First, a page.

In March 2001, at Throb nightclub in Chatsworth in Durban, 13 youngsters aged between 11 and 18 died in a stampede after a teargas canister was thrown inside the venue where they were celebrating the end of the school term.This past weekend, 21 years later, South Africa woke up to another devastating tragedy when it was reported that 21 youngsters who had attended a “pens down” event at Scenery Park’s Enyobeni Tavern in East London had perished in the blink of an eye. The victims were between the ages of 13 and 20.
This latest tragedy has sparked a debate about the places that sell alcohol to children, as the legal drinking age in South Africa is 18. These parties, characterised by debauchery and a slew of broken bylaws, happen too regularly for comfort in various towns, townships and villages across the country.
Unsupervised, the youngsters at these mass parties binge-drink and take drugs, with many owners putting profits before children’s lives, as the owners of these establishments are neither monitored nor policed.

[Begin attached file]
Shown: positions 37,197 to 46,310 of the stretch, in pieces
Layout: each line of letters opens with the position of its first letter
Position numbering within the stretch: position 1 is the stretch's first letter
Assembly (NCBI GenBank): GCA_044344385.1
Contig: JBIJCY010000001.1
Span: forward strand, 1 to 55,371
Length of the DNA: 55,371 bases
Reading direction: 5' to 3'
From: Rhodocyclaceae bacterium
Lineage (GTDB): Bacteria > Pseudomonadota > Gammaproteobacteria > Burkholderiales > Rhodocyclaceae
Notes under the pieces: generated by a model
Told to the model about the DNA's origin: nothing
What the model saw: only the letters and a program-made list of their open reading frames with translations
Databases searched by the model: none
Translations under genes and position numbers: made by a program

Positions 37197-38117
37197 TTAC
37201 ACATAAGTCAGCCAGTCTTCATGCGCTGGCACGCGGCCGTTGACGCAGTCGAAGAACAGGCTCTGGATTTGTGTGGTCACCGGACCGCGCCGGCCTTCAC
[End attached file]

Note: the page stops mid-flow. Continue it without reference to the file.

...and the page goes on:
We have become a country that doesn’t want to hold the corrupt among us accountable, so it is pointless to blame the young people.
Of concern is that the owners of unregulated taverns and nightclubs are motivated by greed. These venues often entice young people with free alcohol to get them hooked as loyal customers.
As long as the bylaws regulating these venues shine only on paper, and with authorities lacking the will to ensure compliance, tragedies such as these will always haunt us.
We should be deeply ashamed for allowing these taverns to thrive in our communities while expecting to be insulated from the resultant evils. Our indifference and negligence make us complicit in the killing of our young people.